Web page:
Circuit Attorney News & Updates

 
Circuit Attorney Releases Report On Shooting Of Mansur Ball-Bey By Police
June 02, 2016
 

June 2, 2016 St. Louis, MO. - Circuit Attorney Jennifer M. Joyce released her findings today in the investigation of the shooting death of Mansur Ball-Bey on August 19, 2015. Her office will not be filing charges against the officers because there is insufficient evidence to prove beyond a reasonable doubt that the two officers didn’t shoot in self-defense, as they contend. Prosecutors made their decision after a thorough investigation conducted independently by the Circuit Attorney Office’s (CAO) Officer-Involved Shooting Unit* (OIS) and at the same time as the police probe.
 
“This is a tragedy in every aspect of the word,” Circuit Attorney Jennifer M. Joyce said. “I’m sorry for the pain that the Ball-Bey family is experiencing right now.” Joyce said that she had a conversation with St. Louis Police Commissioner Sam Dotson regarding the events surrounding this incident that she believes need to be addressed. Dotson told her that, as part of the after-action review of deadly force incidents, the department’s review includes assessing tactical training.
 
The officers and one eyewitness said they saw Ball-Bey with a gun as he ran out of a two-family flat in the Fountain Park neighborhood that was the subject of a police search warrant for guns and drugs. The two officers, who were standing in different locations, fired their guns simultaneously. They said they shot at Ball-Bey because he pointed his gun in the direction of the officer who was standing to Ball-Bey’s right near a garbage dumpster. The gun Ball-Bey had in his possession that day was loaded and the ammunition clip of the gun contained Ball-Bey’s palm print. In addition, prosecutors have secured photos from social media and his cell phone of what appear to be the same gun in the possession of Ball-Bey.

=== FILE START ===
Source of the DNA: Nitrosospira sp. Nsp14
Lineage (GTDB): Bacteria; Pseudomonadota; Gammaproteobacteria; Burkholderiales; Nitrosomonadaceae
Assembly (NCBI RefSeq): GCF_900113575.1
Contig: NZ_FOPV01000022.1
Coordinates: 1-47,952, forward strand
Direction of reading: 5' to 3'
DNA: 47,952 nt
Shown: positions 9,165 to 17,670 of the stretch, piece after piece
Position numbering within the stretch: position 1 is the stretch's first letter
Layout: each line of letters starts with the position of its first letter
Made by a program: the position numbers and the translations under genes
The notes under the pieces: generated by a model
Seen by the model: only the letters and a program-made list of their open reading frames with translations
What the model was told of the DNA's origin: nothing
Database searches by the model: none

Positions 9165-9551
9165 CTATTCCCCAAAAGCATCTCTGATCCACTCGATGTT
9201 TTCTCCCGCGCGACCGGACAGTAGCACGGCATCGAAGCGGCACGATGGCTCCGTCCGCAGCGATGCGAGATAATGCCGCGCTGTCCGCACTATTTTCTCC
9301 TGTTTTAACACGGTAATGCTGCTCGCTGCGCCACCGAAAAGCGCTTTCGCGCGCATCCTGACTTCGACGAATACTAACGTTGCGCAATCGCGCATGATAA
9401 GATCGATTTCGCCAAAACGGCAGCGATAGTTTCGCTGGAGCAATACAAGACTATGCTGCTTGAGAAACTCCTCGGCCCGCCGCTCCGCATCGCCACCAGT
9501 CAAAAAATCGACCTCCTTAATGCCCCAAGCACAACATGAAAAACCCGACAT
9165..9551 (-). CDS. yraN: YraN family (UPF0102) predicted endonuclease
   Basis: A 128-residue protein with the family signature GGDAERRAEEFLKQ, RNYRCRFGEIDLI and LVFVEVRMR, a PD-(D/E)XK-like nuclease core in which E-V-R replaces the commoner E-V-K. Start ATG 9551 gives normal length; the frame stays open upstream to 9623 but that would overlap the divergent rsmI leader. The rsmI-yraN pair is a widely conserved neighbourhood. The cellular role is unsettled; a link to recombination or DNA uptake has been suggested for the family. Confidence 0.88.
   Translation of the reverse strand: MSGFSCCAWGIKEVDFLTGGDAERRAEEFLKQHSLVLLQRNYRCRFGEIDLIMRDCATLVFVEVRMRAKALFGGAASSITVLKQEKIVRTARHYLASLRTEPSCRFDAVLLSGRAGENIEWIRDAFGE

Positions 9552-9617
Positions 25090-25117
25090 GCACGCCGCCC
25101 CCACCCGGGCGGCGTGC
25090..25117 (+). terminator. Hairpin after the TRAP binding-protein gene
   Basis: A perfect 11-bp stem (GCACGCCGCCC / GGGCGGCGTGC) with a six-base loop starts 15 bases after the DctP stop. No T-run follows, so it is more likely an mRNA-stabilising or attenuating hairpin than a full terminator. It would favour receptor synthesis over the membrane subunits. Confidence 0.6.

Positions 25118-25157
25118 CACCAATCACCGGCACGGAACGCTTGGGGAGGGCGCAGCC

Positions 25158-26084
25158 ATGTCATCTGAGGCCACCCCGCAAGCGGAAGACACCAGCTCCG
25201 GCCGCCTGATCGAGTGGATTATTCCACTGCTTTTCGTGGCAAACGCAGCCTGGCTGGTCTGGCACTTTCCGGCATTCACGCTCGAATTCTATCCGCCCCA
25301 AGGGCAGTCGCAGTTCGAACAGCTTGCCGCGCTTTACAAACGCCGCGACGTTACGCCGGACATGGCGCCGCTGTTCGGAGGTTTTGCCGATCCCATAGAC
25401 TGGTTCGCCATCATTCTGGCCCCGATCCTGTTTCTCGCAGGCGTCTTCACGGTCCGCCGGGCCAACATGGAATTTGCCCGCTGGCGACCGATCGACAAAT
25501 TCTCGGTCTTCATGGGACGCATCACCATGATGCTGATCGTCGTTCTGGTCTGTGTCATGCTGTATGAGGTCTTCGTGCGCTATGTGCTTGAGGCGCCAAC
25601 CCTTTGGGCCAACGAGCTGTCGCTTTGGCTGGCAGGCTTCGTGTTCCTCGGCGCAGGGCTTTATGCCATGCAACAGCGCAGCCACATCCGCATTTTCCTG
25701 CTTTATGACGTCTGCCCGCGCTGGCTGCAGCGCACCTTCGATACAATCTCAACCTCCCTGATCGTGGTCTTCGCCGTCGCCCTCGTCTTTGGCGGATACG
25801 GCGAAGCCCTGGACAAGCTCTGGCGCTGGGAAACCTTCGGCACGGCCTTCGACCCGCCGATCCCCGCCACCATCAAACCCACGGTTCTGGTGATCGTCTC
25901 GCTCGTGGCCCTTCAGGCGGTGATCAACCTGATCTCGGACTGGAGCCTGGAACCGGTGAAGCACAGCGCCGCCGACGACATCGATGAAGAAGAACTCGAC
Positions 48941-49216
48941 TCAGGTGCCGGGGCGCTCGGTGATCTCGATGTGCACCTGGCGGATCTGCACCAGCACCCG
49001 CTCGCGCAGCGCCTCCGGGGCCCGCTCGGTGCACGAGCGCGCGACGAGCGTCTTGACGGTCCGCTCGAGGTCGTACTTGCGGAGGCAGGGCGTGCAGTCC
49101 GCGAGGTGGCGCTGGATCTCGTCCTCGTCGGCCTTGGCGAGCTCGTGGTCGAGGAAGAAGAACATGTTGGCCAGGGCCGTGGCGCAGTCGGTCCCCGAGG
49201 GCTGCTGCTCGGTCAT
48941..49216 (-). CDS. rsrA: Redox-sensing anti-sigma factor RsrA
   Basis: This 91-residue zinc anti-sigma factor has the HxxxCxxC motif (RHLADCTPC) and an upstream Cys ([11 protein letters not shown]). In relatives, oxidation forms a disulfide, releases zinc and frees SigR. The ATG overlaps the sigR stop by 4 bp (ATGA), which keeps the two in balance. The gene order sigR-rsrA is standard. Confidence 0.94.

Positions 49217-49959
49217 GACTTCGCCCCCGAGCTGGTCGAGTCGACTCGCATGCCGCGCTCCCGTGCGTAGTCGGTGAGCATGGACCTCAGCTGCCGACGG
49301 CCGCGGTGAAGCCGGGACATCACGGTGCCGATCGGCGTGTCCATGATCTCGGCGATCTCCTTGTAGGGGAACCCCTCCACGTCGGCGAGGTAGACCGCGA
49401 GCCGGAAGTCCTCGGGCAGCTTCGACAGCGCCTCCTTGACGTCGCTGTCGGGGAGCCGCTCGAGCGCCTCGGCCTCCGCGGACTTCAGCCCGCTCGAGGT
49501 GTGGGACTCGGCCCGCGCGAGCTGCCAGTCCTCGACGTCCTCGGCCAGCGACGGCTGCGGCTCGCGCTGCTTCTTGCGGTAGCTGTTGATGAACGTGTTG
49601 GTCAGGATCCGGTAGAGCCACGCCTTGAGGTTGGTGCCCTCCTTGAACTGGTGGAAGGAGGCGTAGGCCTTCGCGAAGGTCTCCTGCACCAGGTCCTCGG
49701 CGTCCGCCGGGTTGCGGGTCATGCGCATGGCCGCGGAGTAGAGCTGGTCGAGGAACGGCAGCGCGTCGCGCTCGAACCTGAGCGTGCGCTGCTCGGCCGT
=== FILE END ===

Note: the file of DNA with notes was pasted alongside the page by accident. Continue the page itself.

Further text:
“One of the biggest challenges we face in this case is that there is no independent, credible witness we can put in front of a grand jury or regular jury who contradicts police statements,” said Joyce. “None of the other witnesses had a clear view at the moment when Ball-Bey was shot.”
 
While these events are highly charged, prosecutors say their decision has to be rooted in Missouri law, removed from the understandable emotions surrounding such a case. Missouri laws pertaining to self-defense apply to these officers, as they would to any citizen. Given all the available facts, witness statements, physical and forensic evidence and for reasons outlined in the detailed report released today, prosecutors have determined a crime could not be proven beyond a reasonable doubt.
 
Joyce ordered an independent investigation into the shooting of Ball-Bey at the same time police were looking into the incident to help expedite the process. This move came in response to public concern over reports that Ball-Bey had sustained a single gunshot wound to the back. Further investigation would
determine the location of the bullet wound was the result of one officer firing at Ball-Bey and hitting him while Ball-Bey appeared to be directed toward another officer. The second officer also shot at Ball-Bey but missed.
 
“Our goal is always to be as thorough as possible so the public can see that a detailed and fair investigation was conducted,” Joyce said. “The public can rest assured that no stone was left unturned.”
 
Prosecutors separately interviewed all relevant witnesses, with the notable exception of the two officers. They declined to speak to prosecutors and could not be compelled to speak with the Circuit Attorney’s Office because they were subjects of the investigation. The CAO was, however, granted access to the recorded statements the officers made to police investigators two days after the shooting.
 
Physical evidence, autopsy reports, fingerprint analysis, and ballistics reports were also part of the investigation, along with a variety of other items and reports.
 
*The Circuit Attorney Office has changed the name of the team that reviews the officer-involved shootings from the Force Investigative Unit (FIU) to the Officer-Involved Shooting Unit (OIS) to differentiate it from the SLMPD team that reviews these events.
 
 

 
In the News